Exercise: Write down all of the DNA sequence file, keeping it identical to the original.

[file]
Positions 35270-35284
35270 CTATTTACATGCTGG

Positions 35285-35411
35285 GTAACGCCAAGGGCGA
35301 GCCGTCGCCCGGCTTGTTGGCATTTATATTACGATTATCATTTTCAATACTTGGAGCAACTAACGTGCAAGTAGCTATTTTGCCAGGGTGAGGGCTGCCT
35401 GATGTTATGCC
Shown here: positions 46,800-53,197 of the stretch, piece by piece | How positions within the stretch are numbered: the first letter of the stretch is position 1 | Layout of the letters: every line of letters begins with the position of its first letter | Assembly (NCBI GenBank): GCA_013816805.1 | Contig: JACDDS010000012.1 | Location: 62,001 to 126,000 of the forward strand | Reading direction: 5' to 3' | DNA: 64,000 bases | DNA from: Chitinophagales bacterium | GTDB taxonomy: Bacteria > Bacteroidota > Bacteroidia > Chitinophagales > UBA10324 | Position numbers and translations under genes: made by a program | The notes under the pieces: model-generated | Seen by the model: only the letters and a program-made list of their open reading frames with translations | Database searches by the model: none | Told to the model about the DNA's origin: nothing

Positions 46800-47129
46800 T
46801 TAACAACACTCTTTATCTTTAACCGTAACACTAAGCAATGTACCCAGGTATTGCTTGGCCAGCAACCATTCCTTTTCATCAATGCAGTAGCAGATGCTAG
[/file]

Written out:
Positions 35270-35284
35270 CTATTTACATGCTGG

Positions 35285-35411
35285 GTAACGCCAAGGGCGA
35301 GCCGTCGCCCGGCTTGTTGGCATTTATATTACGATTATCATTTTCAATACTTGGAGCAACTAACGTGCAAGTAGCTATTTTGCCAGGGTGAGGGCTGCCT
35401 GATGTTATGCC
Shown here: positions 46,800-53,197 of the stretch, piece by piece | How positions within the stretch are numbered: the first letter of the stretch is position 1 | Layout of the letters: every line of letters begins with the position of its first letter | Assembly (NCBI GenBank): GCA_013816805.1 | Contig: JACDDS010000012.1 | Location: 62,001 to 126,000 of the forward strand | Reading direction: 5' to 3' | DNA: 64,000 bases | DNA from: Chitinophagales bacterium | GTDB taxonomy: Bacteria > Bacteroidota > Bacteroidia > Chitinophagales > UBA10324 | Position numbers and translations under genes: made by a program | The notes under the pieces: model-generated | Seen by the model: only the letters and a program-made list of their open reading frames with translations | Database searches by the model: none | Told to the model about the DNA's origin: nothing

Positions 46800-47129
46800 T
46801 TAACAACACTCTTTATCTTTAACCGTAACACTAAGCAATGTACCCAGGTATTGCTTGGCCAGCAACCATTCCTTTTCATCAATGCAGTAGCAGATGCTAG